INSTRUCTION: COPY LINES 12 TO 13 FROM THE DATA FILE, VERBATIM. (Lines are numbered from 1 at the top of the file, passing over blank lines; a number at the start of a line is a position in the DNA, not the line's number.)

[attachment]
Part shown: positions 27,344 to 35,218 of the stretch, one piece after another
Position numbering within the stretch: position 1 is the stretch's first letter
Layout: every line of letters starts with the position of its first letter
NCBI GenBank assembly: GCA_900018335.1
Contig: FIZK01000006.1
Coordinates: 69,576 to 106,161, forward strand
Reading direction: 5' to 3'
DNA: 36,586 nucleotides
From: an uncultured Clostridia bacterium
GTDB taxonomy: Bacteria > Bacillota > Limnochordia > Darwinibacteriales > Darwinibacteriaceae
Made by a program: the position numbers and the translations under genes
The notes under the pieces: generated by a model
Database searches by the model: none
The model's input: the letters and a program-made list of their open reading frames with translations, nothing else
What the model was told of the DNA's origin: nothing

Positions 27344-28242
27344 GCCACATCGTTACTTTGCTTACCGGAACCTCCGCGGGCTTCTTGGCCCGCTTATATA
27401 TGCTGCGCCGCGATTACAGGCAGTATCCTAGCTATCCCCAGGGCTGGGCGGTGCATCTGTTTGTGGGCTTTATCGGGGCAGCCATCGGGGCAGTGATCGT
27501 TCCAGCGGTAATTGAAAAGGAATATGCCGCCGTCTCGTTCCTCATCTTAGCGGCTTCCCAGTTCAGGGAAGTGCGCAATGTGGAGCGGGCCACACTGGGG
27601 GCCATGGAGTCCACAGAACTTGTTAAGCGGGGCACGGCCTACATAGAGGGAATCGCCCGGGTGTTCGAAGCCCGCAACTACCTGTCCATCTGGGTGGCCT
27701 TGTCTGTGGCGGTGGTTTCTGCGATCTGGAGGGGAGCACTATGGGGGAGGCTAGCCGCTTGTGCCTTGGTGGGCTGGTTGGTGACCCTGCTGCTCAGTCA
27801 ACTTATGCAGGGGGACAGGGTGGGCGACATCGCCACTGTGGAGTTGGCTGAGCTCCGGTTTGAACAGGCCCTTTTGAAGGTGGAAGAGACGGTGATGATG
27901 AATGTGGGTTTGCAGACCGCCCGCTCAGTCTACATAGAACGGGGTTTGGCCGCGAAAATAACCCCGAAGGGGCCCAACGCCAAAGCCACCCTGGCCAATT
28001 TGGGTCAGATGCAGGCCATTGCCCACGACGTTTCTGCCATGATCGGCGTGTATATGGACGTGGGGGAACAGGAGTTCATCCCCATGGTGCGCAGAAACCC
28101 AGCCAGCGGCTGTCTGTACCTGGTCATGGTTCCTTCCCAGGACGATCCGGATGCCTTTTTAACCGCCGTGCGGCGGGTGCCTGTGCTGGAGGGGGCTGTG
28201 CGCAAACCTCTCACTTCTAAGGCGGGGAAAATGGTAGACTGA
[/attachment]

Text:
The notes under the pieces: generated by a model
Database searches by the model: none